I sometimes find myself rooted in place, certain of my surroundings, my lot-in-life, my past - present & future, disregarding (or even worst un-recognizing) the many opportunities that are naturally presented to me daily.
Recently I was confronted with a change that was unexpected, unwanted and undesirable. Fixed in my position I mentally ranted at the situation while physically accepting and halfheartedly moving forward.
Life is a funny old place - isn’t it? I know better yet lost in the unwanted I attached myself to the apparent suffering of change and failed to ask myself; what treasure am I ignoring? How can I pry open this lid?
I am still looking for the gift but hopefully now I’ll see it as it presents itself.

Namaste, Richard Rudis (Karma Sonam Dorje)

Thursday, September 23, 2010

Problem-solving, Norman Vincent Peale

"Believe that problems do have answers. 

Believe that they can be overcome. 

Believe that they can be handled. 

And finally, believe that you can solve them."

- Norman Vincent Peale

Saturday, September 11, 2010

Letting Go, 10 affirmations by Melody Beattie

"EACH DAY, we can ask for and accept the healing energy of God and the Universe. Open your hearts and let that energy flow to you, through you, and on to others. When you live in the here-and-now, you can allow life to happen instead of trying to force outcomes. When you relinquish regrets over the past and fears about the future, you can truly make the most of each present day."

Here are 10 affirmations to help you let go and let life happen!

.... these affirmations take on such topics as change, fear, self-esteem, risks, forgiveness, peacefulness, & allowance. Here is one sample:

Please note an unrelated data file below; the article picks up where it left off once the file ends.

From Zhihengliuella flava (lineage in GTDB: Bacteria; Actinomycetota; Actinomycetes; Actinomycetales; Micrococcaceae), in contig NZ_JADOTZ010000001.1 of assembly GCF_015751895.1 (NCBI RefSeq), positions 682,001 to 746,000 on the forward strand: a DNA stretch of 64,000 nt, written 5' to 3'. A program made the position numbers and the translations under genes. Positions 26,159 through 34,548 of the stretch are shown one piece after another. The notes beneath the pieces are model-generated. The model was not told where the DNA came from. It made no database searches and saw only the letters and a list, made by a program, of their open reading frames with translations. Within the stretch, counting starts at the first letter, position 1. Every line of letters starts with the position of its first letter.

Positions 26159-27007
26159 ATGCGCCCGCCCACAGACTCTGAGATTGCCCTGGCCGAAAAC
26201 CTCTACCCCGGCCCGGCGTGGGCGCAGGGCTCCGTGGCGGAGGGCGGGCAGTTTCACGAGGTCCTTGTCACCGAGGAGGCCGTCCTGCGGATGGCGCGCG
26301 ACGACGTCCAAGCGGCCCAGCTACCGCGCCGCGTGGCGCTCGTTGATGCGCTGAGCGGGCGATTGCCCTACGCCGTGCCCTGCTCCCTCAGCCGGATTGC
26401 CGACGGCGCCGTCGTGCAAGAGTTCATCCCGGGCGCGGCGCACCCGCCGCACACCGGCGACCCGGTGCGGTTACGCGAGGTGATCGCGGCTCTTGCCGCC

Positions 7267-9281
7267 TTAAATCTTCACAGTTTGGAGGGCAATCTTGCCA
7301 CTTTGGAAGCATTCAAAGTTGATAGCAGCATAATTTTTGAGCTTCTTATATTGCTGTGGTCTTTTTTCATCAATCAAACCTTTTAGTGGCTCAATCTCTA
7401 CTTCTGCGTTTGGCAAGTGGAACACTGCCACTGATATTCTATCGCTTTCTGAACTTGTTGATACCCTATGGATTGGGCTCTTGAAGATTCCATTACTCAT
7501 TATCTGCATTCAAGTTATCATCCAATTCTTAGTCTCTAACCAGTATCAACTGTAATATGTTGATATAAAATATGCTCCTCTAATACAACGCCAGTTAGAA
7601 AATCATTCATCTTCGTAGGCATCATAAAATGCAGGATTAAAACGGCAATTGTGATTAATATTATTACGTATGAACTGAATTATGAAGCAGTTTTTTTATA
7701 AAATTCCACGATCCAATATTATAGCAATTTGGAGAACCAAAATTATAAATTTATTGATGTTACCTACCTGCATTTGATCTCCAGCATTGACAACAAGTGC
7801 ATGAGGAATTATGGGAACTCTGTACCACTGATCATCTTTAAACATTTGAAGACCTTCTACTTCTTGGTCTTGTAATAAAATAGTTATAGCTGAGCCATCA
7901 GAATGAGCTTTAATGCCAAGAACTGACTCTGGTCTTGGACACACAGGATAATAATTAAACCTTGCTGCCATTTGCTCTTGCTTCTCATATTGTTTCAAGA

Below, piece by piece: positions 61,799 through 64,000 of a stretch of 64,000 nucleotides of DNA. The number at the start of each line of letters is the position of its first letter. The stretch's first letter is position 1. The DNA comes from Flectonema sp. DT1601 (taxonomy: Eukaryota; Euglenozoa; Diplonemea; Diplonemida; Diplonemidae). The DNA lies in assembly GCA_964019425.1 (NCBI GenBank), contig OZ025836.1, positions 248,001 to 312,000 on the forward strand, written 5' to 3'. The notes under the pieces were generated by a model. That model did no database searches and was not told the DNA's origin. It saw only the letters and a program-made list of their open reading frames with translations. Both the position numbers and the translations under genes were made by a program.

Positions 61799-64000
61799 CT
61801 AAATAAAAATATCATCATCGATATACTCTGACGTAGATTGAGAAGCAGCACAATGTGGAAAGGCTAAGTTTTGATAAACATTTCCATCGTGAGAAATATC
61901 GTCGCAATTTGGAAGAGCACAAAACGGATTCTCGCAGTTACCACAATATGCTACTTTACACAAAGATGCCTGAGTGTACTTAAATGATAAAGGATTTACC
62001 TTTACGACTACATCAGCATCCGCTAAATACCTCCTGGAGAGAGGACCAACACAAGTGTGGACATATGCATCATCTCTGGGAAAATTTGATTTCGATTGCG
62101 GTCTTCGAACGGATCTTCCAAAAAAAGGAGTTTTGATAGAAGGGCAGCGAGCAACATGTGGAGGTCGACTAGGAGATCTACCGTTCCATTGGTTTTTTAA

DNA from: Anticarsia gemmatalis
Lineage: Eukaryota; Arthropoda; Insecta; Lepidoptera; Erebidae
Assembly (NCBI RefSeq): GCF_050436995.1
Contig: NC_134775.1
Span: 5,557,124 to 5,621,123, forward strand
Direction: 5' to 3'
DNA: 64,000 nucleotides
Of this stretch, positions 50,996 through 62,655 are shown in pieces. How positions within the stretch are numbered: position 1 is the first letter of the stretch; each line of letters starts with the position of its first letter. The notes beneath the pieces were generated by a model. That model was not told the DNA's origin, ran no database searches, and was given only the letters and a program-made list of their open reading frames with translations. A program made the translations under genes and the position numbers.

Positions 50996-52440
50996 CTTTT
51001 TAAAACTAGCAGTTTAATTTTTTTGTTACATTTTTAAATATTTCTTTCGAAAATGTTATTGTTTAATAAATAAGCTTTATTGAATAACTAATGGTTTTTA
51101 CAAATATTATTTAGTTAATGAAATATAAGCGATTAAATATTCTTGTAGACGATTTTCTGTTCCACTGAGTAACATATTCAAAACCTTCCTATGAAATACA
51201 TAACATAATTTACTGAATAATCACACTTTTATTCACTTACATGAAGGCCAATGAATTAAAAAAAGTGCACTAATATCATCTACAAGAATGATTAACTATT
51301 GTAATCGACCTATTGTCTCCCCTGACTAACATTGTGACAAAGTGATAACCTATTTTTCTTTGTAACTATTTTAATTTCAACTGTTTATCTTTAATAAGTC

Today I will be open to the process of change. I will trust my Higher Power and believe that the place where I’ll be dropped off is better than the place where I was picked up. I know that change is necessary to take me wherever I need to go.

Melody Beattie - the best-selling author of The Language of Letting Go, has written 12 books.

© 2010 HAY HOUSE

Friday, September 10, 2010

Music is a powerful healing therapy

Take two concertos and call me in the morning-
Why music is winning a wider audience in medicine.

"For decades, psychotherapists have used music to treat people with psychological and behavioral problems. More recently, though, music-based therapy of the kind experienced by Richter has become a popular complement to surgery and drugs. In the U.S., doctors use music to help stroke victims relearn to talk. In Canada, it’s employed to make surgical procedures involving spinal anesthesia more bearable. German physicians use it to ease migraines. In Israel, it has been shown to improve cognitive function in schizophrenics. And in Switzerland, music is used as a treatment for geriatric patients with -cognitive problems.

Music and medicine share a long history. The oldest evidence of musical therapy goes as far back as the third millennium BCE, when Sumerians composed temple hymns to cure the sick. Healing incantations and musical instruments were also prescribed in ancient China and Egypt. In The Odyssey, Homer describes how a healer’s chant stopped a wound from bleeding. Music remained part of the curriculum for aspiring physicians until the 17th century, when it was employed to treat disorders. It was only in the 19th century that music lost its link to medicine.

But music’s physiological effects are as pronounced as its psychological effects..."

© Ode Magazine USA, Inc.

Read on, by clicking the title link, about the Institute of Music Physiology and Musicians’ Medicine (IMMM) and more innovative uses of music (both listening and active playing) as a path for healing.